You got into university, hurray! All those tests and early mornings, all those heavy textbooks and stubborn report cards, all the hard work has finally paid off and it’s time to think about the next step in your academic career. It goes without saying that studying and learning at university is very different to how you were taught at school. That is perhaps the main difference – at school, you are taught to add, subtract, read, write, whatever, at least to a certain extent. Depending on your school and programme, you teachers will essentially have imparted their knowledge to you in a way that is (relatively) accessible, and well, safe. At university, however, the vast majority of learning is down to you. You are not taught the answers to questions, or given templates to help you pass exams. Instead, you are expected to learn as a result of your own hunger and to spoon-feed yourself. You are not carried but merely guided down a path of critical, self-reliant thinking in an environment that is perfect for doing exactly that.
Now, some students find this a breeze and may even feel this is what they’ve been waiting for all their lives. Others can struggle a little bit, especially because there is a whole range of factors that can be involved as you transition from secondary to tertiary education. A bit of a heads up might be helpful so you fall into the former category, and can truly be the wide-eyed and eager academic you always dreamt of being.
So here goes: how is university actually different from school in terms of learning?
Perhaps the most obvious: teaching/learning format. Of course, this depends on your university, your course, your teaching staff… But, you are most likely not going to be in a classroom with a set number of students and a teacher relaying to you a national curriculum, testing you at various points in the year on clearly laid out subject matter. You will have less student-teacher contact time than ever before. Whether you are attending lectures full of hundreds of (attentive?) students on the speaker’s personal research, going to seminars where open discussion and debate flows like beer at a crowded bar in Freshers’ Week, attending tutorials (often one-on-one!) in which you go over work prepared in advance, or labs where you get down to business at your own pace – learning at university is an entirely new experience. It is designed for you to use your adult curiosity and passion for your subject to question and even contribute to the field, surrounded by people interested in doing the same.
At university, no one is going to be peering over your shoulder to make sure you get to the library and get some work done. No curfews, no one checking attendance… you suddenly have literally 24 hours a day, 7 days a week to yourself. It’s not like your parents will be able to keep tabs on you with report cards and parent-teacher meetings anymore either. It’s now completely up to you to adjust to your new environment and lifestyle, balancing this newfound independence properly. Take the time out for your academics (arguably the main purpose of attending university…) as well as your personal (and equally important) endeavours. Not that cramming was a particularly good bet at school, but by the time your university term ends, you won’t have a step-by-step curriculum with all the points you need to know laid out in front of you. University exams are usually a test of your opinions on the faculty’s own research, and the application of your knowledge of it; you obviously won’t get that knowledge unless you get out of bed and go to your lectures, attend your tutorials and do the extra reading.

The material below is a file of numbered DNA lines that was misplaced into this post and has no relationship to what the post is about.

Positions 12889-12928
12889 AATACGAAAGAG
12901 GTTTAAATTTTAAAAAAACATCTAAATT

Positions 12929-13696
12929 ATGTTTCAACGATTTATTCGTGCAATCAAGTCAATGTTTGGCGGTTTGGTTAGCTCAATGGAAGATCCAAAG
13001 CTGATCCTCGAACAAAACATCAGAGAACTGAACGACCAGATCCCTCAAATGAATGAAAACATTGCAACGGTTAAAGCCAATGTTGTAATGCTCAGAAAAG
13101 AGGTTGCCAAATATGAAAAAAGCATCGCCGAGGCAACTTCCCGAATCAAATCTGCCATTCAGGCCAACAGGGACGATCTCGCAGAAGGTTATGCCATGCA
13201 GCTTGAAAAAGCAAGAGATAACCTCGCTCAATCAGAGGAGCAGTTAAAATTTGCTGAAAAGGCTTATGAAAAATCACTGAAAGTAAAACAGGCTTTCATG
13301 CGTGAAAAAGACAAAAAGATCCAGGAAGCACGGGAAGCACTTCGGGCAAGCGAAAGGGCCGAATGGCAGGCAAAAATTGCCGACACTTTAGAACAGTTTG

Use whatever method works best for you to stay on top of things. Having a planner or using an app like Google Tasks or Calendar to keep track of what you need to be doing for when (no friendly deadline reminders anymore, unfortunately) is a good start. Make friends on your course so you can motivate and help each other. Let loose and have fun, but don’t forget to buckle up and knuckle down!
The content of your university course is probably going to be more noticeably difficult and detailed than anything you’ve been exposed to up to now. You’re cutting down from multiple subjects to focus on one or two. You are an academic adult and will be treated as such. For some, it might even be an entirely new subject! Take everything in your stride, and try not to be too worried by the nitty gritty details, especially in your first few months as you lay the groundwork for later. Focus on the bigger picture, the aspects of your subject(s) that you enjoy, and your interests will develop naturally from that.
Easy to forget but most importantly: even though you might not be being ‘looked after’ in the same way you were at school, it’s perfectly okay to ask for help if you need it. Your institution will have lots of support services available, often free of charge, that can be confidential, continuous, anonymous, anything! Although they might feel more distant than the schoolteachers you saw every day, don’t forget that your lecturers, personal tutors and course organisers want you to succeed, they want to pass their baton on to you. Get in touch, ask for clarification if you’re not sure. Also remember that everyone else around you is in the same boat! You’re not competing against each other for anything. Share the load, ask for help.
As cliched as it may sound, the next few years of your life will be overwhelming and amazing in terms of your social and academic freedom. Question, create, and embrace everything. Take every opportunity to learn something new, and you won’t miss out on the very intense satisfaction you’ll feel the day you get that shiny degree; you’ll carry it with you for the rest of your life.
Written by Maia H, a Japanese & German tutor at MyTutor